Hoping to jump-start innovation in "sustainable transportation," Google.org – the search giant’s philanthropic arm – today issued a $10 million request for proposals for projects that will promote the commercialization of plug-in hybrid vehicles, electric cars and vehicle-to-grid technology. "We plan to invest amounts ranging from $500,000 to $2,000,000 in selected for-profit companies," said Google.org. "While $10 million is a fraction of the total investment needed to transform our transportation sector, we hope this RFP will help catalyze a broader response. We need the automakers to bring these cars to market, but plug-in vehicles also need an entire ecosystem of companies flourish." The grants are part of Google.org’s (GOOG) RechargeIt.org initiative. In June, the company unveiled a solar-powered parking bay and recharging stations it created with utility PG&E (PCG) where workers can juice up a fleet of plug-in hybrid cars that Google is creating for an employee car-sharing service. Google is also testing several plug-in Toyota Priuses (TM) to assess their potential to serve as mobile generators, transferring electricity back to the grid from their batteries during times of peak demand.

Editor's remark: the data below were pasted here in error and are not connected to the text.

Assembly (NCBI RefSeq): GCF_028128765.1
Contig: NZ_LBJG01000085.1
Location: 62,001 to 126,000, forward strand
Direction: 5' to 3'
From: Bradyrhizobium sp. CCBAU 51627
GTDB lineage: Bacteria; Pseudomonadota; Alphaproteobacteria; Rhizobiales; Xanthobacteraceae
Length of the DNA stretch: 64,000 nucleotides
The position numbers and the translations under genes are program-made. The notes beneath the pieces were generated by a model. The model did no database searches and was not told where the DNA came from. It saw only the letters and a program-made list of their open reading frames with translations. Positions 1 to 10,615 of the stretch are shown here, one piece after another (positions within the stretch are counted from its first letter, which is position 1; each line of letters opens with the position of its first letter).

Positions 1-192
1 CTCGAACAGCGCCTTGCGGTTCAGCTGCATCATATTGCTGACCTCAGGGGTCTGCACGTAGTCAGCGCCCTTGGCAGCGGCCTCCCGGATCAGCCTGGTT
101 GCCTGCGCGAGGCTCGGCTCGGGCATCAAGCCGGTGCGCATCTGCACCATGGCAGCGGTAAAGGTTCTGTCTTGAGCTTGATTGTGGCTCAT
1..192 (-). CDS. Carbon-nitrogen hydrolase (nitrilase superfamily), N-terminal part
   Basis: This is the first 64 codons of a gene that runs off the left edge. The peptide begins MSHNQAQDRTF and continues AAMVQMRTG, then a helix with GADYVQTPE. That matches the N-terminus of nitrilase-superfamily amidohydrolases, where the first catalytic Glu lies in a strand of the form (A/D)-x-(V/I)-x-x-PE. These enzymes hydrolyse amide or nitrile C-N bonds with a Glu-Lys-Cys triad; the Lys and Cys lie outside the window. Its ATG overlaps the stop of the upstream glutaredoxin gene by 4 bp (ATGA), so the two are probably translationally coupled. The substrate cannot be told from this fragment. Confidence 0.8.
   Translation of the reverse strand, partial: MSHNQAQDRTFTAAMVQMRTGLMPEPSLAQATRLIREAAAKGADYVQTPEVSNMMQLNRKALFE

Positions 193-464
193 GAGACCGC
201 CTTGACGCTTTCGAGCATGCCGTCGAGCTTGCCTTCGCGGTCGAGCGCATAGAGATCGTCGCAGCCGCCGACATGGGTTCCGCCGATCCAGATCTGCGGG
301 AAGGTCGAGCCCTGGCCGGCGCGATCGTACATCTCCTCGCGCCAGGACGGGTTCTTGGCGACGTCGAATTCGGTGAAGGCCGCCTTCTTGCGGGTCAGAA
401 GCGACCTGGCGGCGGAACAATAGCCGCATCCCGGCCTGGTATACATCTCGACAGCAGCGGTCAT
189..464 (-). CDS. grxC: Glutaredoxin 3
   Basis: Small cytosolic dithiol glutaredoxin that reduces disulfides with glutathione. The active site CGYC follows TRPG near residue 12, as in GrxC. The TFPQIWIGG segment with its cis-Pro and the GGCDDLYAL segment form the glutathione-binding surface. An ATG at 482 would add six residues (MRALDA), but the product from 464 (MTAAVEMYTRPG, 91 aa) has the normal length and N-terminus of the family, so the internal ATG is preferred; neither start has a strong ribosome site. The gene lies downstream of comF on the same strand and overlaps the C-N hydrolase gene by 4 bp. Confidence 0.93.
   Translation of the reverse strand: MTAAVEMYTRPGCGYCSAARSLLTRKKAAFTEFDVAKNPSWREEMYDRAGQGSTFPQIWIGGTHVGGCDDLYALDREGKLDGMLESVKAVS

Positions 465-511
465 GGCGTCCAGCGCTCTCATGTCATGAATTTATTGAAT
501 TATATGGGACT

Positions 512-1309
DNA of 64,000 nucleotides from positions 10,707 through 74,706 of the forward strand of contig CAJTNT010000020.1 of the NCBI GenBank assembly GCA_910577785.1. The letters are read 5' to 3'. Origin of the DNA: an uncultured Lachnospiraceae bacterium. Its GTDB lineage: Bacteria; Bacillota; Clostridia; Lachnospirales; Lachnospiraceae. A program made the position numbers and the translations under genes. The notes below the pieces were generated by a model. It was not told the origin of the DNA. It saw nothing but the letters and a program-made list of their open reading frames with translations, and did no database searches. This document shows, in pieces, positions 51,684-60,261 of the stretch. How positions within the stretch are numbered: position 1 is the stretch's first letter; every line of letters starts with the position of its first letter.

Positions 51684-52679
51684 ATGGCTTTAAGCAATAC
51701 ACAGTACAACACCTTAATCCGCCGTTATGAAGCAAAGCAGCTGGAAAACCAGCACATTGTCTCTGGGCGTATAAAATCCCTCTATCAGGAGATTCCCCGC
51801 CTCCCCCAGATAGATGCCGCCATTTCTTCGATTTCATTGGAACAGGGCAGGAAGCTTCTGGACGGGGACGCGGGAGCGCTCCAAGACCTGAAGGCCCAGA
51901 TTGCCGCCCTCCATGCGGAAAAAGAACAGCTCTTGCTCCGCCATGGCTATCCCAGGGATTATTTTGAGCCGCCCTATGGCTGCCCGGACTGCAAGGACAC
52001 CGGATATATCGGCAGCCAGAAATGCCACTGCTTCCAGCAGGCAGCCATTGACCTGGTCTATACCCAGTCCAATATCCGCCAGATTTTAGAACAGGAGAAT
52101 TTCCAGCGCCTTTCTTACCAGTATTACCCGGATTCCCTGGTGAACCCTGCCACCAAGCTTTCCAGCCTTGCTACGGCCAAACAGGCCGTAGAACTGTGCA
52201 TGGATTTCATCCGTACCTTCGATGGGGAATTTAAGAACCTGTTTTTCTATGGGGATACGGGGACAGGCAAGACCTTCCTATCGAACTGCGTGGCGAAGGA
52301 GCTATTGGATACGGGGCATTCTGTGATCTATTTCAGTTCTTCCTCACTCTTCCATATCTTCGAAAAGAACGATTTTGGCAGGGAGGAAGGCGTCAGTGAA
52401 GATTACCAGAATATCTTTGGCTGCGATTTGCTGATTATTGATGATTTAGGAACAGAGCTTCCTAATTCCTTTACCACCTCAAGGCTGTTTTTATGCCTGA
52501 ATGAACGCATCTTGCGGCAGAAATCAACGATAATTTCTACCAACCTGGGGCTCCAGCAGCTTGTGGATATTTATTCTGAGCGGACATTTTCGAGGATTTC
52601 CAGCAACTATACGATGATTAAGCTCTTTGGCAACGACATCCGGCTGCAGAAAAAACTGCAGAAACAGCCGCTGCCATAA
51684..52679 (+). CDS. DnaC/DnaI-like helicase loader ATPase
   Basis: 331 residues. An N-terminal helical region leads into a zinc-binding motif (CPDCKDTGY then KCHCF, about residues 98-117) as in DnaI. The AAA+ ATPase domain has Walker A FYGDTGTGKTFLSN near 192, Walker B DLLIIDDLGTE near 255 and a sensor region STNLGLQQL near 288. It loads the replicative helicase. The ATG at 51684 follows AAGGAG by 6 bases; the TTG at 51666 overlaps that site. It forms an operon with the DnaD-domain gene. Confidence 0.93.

That’s good for the environment and a weapon in the fight against global warming. But it also could be a big business opportunity for Google if plug-in vehicles and vehicle-to-grid (V2G) become common. Imagine the data and network management infrastructure needed to figure out where millions of cars are plugged in at any given moment, determining the power level of their batteries, and matching that with the demands of the power grid. Green Wombat happened to be at the Googleplex on Saturday and asked Dan Reicher, Google.org’s director of climate and energy initiatives, about whether the company has a role to play in V2G. "It’s clearly a data management challenge and there are things we can do, but it’s unclear if it’s a big business opportunity," he said.
What Google is doing now is collecting data on the performance of plug-in hybrid Priuses. On Saturday, Reicher showed the latest additions to Google’s plug-in fleet. Since may, hundreds of Google employees have been using the modified Priuses to run errands and as they tool around Silicon Valley black boxes installed in the cars record data on the driving conditions, fuel efficiency and other factors.